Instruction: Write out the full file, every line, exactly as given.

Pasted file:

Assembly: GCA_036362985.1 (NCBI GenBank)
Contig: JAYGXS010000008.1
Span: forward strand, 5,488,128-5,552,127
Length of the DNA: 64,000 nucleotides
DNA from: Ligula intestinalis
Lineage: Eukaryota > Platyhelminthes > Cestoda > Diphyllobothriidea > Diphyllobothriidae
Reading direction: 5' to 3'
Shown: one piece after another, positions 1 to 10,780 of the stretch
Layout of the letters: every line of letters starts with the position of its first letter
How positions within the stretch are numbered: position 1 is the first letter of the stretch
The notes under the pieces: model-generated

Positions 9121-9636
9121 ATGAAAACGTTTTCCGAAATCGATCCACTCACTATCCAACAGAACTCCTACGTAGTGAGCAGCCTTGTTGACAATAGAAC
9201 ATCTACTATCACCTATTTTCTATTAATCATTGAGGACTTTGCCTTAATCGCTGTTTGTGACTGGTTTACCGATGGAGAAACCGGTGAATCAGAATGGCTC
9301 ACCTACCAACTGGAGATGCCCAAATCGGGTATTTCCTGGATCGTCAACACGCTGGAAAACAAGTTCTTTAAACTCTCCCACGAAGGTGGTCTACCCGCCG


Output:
Assembly: GCA_036362985.1 (NCBI GenBank)
Contig: JAYGXS010000008.1
Span: forward strand, 5,488,128-5,552,127
Length of the DNA: 64,000 nucleotides
DNA from: Ligula intestinalis
Lineage: Eukaryota > Platyhelminthes > Cestoda > Diphyllobothriidea > Diphyllobothriidae
Reading direction: 5' to 3'
Shown: one piece after another, positions 1 to 10,780 of the stretch
Layout of the letters: every line of letters starts with the position of its first letter
How positions within the stretch are numbered: position 1 is the first letter of the stretch
The notes under the pieces: model-generated

Positions 9121-9636
9121 ATGAAAACGTTTTCCGAAATCGATCCACTCACTATCCAACAGAACTCCTACGTAGTGAGCAGCCTTGTTGACAATAGAAC
9201 ATCTACTATCACCTATTTTCTATTAATCATTGAGGACTTTGCCTTAATCGCTGTTTGTGACTGGTTTACCGATGGAGAAACCGGTGAATCAGAATGGCTC
9301 ACCTACCAACTGGAGATGCCCAAATCGGGTATTTCCTGGATCGTCAACACGCTGGAAAACAAGTTCTTTAAACTCTCCCACGAAGGTGGTCTACCCGCCG